From the CFMU to the Network Manager
The CFMU's heritage
EUROCONTROL Network Operations stem from the Central Flow Management Unit (CFMU), which was created in 1995 as a response to the chronic delays plaguing European air traffic throughout the eighties.
Based on ICAO's concept of centrally coordinated Air Traffic Flow Management (ATFM), and with the support of the ECAC Member States, the CFMU succeeded in containing the delay crisis at the time. As a result, strong operational collaboration processes were put in place between all aviation actors - especially ANSPs and airlines - to manage traffic and delays in partnership.
This organisation is unique in the world in that it centralises flight planning and airspace data and manages air traffic flows across the EUROCONTROL Member States and one cooperating State (Morocco).
Traditional ATFM methods have evolved considerably and now optimise capacity collectively: the ATFM concept became ATFCM (Air Traffic Flow and Capacity Management) in the early 2000s and culminated in the network management concept in 2010. Flight planning and airspace activities have grown into the dynamic management of both airspace and flight demand throughout the network; several other pan European services have also been added to these core activities.
The Network Manager Operations Centre has two operations centres at Haren, Brussels and Brétigny-sur-Orge near Paris. Our mission is to deliver core operational services across several domains:
- Flow and Capacity Management
- ATM Access Gateway/Flight Planning Operations
- Information Management Domain:
- Crisis and Contingency Management
- Post-operations analysis and reporting.
These services are delivered in accordance with the European Single Sky concept as laid down in the SES Regulations on ATM Network Functions, Performance Scheme, and the ATFM Implementing Rule.
This mission calls for cooperation and efficient processes for Collaborative Decision Making (CDM) with all EUROPEAN operational stakeholders (Airlines, ANSP, Airports and Military authorities).
Sharing a common view of the airspace situation is of paramount importance to all actors involved in flow management. The mission of the Network Manager Operations Centre includes the management of a central database of airspace data. In addition a central service for the aggregation and dissemination of aeronautical (AIS) data is provided by the EAD (European AIS database).
More about aeronautical data management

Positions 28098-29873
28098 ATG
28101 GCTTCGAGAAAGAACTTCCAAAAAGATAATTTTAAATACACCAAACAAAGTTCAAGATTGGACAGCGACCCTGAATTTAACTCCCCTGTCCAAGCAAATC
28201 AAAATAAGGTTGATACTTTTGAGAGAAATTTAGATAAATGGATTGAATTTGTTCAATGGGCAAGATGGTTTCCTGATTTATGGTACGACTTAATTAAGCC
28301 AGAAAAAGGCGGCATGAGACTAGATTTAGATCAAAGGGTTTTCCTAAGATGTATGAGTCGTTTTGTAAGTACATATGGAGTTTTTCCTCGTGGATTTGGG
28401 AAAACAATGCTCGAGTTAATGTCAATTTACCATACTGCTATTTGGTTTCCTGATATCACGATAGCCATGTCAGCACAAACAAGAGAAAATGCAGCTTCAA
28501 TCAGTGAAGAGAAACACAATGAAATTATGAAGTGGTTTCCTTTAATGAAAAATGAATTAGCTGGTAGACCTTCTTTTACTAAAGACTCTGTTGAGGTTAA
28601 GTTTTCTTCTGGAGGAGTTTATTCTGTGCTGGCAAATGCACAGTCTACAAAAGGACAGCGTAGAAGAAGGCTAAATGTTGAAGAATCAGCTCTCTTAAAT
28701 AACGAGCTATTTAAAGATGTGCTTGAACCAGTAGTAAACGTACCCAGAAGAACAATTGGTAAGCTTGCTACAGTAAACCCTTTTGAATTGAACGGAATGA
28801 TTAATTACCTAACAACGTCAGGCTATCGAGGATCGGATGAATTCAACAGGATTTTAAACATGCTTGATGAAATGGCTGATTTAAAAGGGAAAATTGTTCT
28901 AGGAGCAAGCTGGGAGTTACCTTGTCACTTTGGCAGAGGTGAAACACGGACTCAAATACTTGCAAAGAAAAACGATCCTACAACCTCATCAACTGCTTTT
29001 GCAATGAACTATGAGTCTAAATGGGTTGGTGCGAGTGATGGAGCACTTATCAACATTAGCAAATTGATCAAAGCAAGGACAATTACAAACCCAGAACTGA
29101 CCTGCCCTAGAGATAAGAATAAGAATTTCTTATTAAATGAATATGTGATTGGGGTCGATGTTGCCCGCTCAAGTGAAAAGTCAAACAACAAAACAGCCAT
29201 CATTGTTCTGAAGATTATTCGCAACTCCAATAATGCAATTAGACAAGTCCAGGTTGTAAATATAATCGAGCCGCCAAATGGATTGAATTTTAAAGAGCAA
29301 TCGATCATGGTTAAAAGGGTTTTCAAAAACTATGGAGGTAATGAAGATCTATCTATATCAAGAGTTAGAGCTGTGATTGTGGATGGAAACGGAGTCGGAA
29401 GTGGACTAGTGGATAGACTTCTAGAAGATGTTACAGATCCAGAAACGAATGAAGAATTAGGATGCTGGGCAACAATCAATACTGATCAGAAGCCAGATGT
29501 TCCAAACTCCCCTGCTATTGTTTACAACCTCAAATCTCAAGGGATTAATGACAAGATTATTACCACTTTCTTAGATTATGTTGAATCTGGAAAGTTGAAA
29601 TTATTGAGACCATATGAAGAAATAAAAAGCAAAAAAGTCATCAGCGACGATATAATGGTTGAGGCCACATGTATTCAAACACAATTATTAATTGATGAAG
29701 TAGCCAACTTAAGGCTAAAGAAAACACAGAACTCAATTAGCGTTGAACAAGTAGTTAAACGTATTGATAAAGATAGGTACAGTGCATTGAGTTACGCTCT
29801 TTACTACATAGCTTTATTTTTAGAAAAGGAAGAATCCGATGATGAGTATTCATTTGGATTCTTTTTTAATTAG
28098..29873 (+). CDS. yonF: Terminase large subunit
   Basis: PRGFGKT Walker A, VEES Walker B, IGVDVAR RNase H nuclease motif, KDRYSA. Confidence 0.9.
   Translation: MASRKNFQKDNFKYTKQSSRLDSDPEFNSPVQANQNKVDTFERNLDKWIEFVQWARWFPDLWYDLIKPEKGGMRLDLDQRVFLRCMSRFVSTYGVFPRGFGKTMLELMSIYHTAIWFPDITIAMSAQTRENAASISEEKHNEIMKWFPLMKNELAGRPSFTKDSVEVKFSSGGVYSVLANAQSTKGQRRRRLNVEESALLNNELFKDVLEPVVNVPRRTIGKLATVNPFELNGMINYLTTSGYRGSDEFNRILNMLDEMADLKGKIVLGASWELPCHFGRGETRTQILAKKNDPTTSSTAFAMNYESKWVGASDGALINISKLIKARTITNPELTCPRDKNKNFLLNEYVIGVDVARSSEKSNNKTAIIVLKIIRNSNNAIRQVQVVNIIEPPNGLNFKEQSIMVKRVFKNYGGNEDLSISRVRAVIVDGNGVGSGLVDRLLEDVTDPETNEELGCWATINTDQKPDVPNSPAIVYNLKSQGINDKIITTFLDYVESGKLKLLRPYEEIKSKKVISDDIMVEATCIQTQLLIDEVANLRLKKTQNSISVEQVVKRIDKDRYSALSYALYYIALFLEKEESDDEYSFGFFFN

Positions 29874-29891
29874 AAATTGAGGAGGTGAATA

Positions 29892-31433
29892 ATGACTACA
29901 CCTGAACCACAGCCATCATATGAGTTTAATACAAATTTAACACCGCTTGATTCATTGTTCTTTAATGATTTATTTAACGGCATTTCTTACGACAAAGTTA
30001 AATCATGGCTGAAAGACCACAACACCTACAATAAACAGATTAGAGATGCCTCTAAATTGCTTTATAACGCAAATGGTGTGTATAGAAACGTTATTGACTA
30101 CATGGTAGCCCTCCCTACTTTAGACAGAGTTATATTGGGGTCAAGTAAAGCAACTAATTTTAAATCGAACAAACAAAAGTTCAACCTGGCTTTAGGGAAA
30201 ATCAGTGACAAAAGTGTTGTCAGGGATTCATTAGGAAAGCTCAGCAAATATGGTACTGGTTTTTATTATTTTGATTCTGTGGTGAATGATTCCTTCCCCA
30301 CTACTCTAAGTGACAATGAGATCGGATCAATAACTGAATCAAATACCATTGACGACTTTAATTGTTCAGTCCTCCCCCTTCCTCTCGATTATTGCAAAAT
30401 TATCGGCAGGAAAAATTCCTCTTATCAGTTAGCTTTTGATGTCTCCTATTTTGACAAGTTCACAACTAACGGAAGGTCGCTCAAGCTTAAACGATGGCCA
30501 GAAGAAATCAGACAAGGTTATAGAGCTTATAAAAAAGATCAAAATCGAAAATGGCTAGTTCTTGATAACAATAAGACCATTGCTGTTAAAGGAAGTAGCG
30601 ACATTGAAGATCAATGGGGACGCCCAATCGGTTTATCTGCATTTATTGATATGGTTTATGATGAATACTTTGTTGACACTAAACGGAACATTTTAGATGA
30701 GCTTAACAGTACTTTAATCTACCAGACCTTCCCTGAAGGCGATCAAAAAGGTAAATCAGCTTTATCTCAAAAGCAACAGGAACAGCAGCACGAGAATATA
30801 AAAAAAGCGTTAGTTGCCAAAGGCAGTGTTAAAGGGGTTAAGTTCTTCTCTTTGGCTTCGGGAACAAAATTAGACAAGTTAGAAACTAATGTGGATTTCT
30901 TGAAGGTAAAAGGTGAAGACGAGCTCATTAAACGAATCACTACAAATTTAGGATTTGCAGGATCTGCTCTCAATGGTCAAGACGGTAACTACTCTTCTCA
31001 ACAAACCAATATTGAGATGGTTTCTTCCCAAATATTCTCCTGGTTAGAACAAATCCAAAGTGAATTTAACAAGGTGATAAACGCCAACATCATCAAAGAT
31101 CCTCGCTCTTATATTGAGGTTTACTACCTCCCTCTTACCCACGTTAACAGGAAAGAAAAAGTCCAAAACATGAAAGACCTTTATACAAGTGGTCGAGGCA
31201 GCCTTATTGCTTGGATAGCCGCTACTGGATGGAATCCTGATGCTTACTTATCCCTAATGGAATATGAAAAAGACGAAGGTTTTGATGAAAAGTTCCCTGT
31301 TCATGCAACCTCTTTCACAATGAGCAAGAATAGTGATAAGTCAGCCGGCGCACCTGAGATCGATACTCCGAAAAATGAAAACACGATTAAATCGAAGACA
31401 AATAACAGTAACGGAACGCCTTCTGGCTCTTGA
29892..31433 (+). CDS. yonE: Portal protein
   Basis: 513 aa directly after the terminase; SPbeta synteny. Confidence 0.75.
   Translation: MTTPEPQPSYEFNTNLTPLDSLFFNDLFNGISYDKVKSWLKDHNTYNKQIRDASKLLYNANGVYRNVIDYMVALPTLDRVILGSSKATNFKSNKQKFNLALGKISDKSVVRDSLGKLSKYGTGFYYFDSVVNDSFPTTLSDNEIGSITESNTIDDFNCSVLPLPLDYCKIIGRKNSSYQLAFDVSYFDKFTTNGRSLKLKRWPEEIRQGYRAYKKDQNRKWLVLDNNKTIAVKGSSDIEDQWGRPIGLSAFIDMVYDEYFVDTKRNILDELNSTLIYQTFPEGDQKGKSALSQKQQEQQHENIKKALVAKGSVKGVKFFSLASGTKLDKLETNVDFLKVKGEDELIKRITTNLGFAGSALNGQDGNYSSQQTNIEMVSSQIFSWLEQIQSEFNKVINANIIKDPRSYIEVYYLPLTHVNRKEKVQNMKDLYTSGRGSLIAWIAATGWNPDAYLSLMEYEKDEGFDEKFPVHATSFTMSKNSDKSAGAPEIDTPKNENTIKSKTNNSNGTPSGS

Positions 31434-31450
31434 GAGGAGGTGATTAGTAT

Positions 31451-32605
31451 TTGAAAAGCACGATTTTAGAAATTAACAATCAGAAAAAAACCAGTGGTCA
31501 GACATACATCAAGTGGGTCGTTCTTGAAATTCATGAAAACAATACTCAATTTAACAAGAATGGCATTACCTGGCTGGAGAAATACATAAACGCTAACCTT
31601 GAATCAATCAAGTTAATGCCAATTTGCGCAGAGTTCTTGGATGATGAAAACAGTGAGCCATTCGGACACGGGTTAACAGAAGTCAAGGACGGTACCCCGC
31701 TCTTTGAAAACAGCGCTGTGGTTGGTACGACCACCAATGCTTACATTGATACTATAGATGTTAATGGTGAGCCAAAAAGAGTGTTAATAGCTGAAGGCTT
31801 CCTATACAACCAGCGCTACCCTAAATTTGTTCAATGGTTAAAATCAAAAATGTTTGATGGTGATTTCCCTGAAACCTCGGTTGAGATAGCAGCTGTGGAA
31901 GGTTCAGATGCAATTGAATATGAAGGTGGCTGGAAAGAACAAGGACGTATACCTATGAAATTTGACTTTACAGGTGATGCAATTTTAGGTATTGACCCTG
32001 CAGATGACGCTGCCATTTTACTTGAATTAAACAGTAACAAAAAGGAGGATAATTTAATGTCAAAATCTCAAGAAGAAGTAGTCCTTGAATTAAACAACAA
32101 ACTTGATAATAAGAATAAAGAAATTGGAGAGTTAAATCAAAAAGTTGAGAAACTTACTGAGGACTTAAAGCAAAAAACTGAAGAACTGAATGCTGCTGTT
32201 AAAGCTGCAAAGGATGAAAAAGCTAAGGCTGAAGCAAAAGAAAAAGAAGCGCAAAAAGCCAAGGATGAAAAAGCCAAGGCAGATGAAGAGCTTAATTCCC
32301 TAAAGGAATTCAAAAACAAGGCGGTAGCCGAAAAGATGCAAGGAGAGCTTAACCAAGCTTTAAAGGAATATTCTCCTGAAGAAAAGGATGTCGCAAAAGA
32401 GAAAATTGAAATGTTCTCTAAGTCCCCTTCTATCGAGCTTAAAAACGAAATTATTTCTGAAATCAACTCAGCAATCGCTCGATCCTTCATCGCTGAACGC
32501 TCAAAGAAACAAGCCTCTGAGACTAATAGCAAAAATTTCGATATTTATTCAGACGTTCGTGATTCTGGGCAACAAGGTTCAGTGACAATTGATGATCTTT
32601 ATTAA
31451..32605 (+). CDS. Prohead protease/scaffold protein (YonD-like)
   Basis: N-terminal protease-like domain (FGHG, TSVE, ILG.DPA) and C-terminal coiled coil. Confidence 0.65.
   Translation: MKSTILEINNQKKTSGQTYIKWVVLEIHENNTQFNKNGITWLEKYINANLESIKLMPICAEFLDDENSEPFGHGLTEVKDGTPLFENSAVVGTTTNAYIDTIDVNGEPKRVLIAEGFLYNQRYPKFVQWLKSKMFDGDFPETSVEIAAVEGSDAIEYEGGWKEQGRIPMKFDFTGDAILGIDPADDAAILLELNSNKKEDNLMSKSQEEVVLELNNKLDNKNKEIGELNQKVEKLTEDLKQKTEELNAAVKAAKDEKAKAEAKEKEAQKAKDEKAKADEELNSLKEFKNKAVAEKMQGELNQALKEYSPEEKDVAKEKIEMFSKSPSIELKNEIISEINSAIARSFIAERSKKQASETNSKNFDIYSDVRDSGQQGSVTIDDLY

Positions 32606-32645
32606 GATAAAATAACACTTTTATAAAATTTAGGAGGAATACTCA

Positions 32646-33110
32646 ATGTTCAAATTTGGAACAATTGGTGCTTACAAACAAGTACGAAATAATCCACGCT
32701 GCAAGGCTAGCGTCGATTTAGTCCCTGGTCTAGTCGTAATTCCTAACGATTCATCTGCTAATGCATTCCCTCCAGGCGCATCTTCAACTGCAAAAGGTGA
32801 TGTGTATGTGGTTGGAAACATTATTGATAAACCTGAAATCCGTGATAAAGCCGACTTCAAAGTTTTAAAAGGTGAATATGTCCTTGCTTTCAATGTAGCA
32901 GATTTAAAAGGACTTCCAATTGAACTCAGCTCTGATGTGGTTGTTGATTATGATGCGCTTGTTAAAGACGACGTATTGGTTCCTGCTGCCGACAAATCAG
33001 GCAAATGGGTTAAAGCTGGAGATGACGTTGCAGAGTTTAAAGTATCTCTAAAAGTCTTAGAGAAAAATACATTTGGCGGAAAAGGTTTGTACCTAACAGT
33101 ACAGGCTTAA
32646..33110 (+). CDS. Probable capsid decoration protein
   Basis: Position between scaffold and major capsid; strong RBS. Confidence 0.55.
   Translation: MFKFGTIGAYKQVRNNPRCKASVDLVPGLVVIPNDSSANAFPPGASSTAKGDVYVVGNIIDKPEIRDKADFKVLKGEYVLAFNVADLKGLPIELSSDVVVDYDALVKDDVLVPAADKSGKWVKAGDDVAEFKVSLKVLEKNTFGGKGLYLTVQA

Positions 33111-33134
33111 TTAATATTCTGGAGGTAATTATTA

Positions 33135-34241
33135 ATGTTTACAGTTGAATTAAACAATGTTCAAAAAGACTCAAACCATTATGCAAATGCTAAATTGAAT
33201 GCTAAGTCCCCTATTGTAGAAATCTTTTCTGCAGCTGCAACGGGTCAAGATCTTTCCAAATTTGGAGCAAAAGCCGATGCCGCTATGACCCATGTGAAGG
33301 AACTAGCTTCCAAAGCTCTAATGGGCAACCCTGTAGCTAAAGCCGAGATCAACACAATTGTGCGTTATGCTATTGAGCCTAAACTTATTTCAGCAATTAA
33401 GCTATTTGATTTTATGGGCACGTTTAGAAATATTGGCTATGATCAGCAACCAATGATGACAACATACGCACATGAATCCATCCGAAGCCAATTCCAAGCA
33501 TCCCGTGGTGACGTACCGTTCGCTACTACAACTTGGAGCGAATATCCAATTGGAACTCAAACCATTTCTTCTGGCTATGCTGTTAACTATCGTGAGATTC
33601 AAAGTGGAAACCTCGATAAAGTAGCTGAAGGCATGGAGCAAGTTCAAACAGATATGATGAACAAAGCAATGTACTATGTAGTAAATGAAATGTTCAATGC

Flight Planning services are a prerequisite for Flow Management: they consist in the central collection, processing and distribution of flight plans to the ATC Units concerned.
More about flight planning
The purpose of Flow Management is to balance the demand for flights in the European airspace over the long- and short-term to the availability of air traffic control capacity. It shall also accommodate foreseen ATM events and react timely and efficiently on unforeseen ATM events up to the day of operations.
More about ATFCM
In 2011, the European Commission nominated EUROCONTROL as European Network Manager, as defined in the Single European Sky II (SES) legislation.
The European Commission’s Implementing Rules are now the backbone of our network operations. The ultimate purpose of these new binding rules applicable to all aviation stakeholders is to improve the performance of the European ATM Network.
In the context of the overall Network Strategy Plan (NSP), the Network Manager Operations Centre must make its own direct contribution to the overall network performance. The NMOC is driven by a number of very challenging targets in the key performance areas of capacity and flight efficiency, while continuously meeting rigorous safety and cost-efficiency targets.
Eventually, rules and procedures are of little effect if they are not applied consistently and constantly across the network. This is paramount in running the ATFM and all the network functions effectively, while making the optimum use of the available air traffic control capacity and minimising environmental impact.
This is where collaboration and mutual trust between all operational stakeholders - airlines, ANSPs, airports and military authorities - come into play: these assets were built over time since the early days of the CFMU and shall continue to be nurtured in the future.